I think we’re headed down an extremely dangerous path, developing artificial general intelligence (AGI). It’s hard for the path to be anything but dangerous when the systems humanity is working towards will likely be vastly more powerful and capable than all human achievements to date. I think it’s likely that in the next hundred years, and probably next few decades, we will create AGI systems capable of building cities in a day, reconfiguring entire planets into factories or computers, and many more things beyond our current understanding or capabilities.
I might be wrong about this. Maybe intelligence is a much harder nut to crack, and the current trends in AI capabilities will level off. Maybe the ceiling of AI intelligence won’t be much greater than human intelligence, though I would find this very surprising.
But if I am right, and these extremely powerful systems are right around the corner. Then I think we’re in a lot of danger. There are a lot of reasons to think that humanity is not ready for vast amounts of power. Here are a few, from one of the earliest pioneers in the AI existential risk space (link to full post in comments). Some of these assume familiarity with a bunch of arguments, but some stand alone:
From Eliezer’s perspective, these issues are very dire and we’re almost certainly doomed to fail. You might notice this comes through a lot in his vibe. I think it’s quite good that Eliezer is being open and real about this.
Personally, I don’t find this vibe inspiring - it feels kind of bad to me, a bit hopeless. And I’m not into feeling hopeless, because I don’t think it will help me do good work (whether directly on the AI problem, or good work on other things, like helping my friends and family).
That’s pretty okay. I don’t need Eliezer to inspire me. That’s not his job. His job, as I see it, is something like “AI redteamer”. Finding the most likely ways AI systems will fail and kill us all. He might be wrong about some of them. That would be great. But let’s take them seriously and try to build AI systems extremely robustly, extremely carefully!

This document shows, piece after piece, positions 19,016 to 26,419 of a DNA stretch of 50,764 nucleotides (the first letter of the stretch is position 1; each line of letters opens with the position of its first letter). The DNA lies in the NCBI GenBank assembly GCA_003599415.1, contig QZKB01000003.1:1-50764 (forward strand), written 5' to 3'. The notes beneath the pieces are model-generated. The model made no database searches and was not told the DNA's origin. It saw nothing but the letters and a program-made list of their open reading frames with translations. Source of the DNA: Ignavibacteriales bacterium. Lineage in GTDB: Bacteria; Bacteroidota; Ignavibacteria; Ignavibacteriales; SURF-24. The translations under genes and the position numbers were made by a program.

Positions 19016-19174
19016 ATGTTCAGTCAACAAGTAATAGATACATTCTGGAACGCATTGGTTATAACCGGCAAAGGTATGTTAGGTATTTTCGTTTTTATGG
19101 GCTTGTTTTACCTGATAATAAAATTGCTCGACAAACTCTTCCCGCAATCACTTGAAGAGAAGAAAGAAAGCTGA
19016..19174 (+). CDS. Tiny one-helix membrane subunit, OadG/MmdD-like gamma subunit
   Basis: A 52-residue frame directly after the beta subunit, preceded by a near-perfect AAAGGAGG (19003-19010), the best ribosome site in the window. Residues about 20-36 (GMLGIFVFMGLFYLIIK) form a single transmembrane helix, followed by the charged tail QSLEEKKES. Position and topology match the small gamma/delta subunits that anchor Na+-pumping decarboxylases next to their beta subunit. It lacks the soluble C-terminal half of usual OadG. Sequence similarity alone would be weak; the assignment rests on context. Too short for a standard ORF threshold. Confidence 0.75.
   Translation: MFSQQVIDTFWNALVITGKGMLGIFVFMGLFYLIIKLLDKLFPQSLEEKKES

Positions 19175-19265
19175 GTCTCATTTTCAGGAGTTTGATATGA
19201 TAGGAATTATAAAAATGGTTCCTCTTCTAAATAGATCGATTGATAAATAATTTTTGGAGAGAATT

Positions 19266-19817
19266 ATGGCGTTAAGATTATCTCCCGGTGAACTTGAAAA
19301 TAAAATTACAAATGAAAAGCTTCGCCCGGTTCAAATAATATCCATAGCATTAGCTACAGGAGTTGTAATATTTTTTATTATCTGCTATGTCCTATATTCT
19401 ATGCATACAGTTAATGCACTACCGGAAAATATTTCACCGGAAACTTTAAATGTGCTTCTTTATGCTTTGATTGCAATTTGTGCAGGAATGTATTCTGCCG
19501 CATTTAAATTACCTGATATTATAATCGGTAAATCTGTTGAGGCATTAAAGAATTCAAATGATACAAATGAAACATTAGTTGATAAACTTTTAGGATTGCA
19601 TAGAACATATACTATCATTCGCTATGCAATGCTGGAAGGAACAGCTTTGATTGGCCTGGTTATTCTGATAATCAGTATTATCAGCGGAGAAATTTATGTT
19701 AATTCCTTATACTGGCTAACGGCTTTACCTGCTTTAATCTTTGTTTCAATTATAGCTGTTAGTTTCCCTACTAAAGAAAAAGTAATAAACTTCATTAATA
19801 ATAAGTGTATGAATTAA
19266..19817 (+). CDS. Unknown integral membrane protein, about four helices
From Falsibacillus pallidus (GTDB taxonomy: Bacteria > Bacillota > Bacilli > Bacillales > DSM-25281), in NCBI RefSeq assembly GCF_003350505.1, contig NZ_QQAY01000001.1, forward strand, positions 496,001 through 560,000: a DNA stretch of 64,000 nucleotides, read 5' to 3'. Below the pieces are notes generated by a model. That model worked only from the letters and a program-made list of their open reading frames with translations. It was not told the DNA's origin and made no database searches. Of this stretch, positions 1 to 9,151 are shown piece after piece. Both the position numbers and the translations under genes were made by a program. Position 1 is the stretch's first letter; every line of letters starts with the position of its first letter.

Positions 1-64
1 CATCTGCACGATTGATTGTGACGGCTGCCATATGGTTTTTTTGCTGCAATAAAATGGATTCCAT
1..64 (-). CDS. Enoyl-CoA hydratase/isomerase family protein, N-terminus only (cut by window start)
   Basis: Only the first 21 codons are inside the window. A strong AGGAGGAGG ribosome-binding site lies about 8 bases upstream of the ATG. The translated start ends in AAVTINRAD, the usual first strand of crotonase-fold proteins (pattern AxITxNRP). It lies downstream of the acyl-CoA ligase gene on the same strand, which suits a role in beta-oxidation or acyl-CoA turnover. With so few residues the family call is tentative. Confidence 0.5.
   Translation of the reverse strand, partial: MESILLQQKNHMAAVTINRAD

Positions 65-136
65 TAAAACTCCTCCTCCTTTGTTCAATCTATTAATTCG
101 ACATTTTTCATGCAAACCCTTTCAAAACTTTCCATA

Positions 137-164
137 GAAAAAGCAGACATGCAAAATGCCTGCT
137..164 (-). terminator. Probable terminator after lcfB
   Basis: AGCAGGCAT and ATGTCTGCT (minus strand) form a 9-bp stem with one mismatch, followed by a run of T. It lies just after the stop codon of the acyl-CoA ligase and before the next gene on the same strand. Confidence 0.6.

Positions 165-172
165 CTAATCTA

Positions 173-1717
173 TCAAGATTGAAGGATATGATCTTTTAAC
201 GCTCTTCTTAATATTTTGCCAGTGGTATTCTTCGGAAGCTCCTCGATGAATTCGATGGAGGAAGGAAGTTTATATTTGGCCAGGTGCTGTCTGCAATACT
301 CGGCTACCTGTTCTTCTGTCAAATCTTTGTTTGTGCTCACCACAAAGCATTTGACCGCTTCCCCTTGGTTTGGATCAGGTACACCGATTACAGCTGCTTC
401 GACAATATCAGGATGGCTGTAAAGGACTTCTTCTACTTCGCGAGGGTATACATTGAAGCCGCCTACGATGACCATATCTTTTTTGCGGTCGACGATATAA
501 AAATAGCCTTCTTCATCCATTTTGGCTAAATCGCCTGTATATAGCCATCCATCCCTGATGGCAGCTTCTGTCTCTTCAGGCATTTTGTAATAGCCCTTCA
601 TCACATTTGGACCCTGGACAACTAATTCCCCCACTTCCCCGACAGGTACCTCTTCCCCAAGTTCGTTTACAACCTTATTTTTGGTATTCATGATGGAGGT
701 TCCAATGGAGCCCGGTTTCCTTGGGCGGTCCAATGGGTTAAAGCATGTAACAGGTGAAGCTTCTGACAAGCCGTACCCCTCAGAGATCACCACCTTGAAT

I think there is something real that Eliezer has, which calls the “AI alignment mindset”, which is similar to what really good security professionals have, called the “security mindset. I think we need more people who can think like this to work on finding and testing alignment strategies”.
A really important part of this is poking holes in alignment strategies, showing where they’re likely to fail.
But that’s not sufficient. We also need to generate lots of strategies that have a shot of working, and test them to see where they may or may not hold up. A thing Eliezer is criticizing in the document is that a lot of current strategies seem doomed to fail right off the bat, and so are not even worth exploring.
Personally, I don’t know which ones are most worth exploring, or how exactly to search for strategies that might prove robust. But I really encourage researchers working on this to both go boldly ahead and search for and test strategies, and also grapple with the fundamental underlying difficulty. I think it’s a hard balance. And I think Eliezer / MIRI goes too hard on shooting down every idea. But whatever, the problem is not what any individual or org thinks is good. The problem is finding what actually works.
This is where I really appreciate Anthropic’s work (the AI org I work at). I don’t know if their alignment approaches will pan out. But I think they’ll test them extremely carefully to see where they might or might not work, and abandon them if they prove not robust. I’m especially excited about the interpretability work, because I think this work could really help us check our work when it comes to how ML systems are behaving. Interestingly, this is one thing nearly everyone worried about AI alignment agrees on. That it would be extremely good to have better insight about how these systems work internally, to provide checks that behavioral observations cannot provide.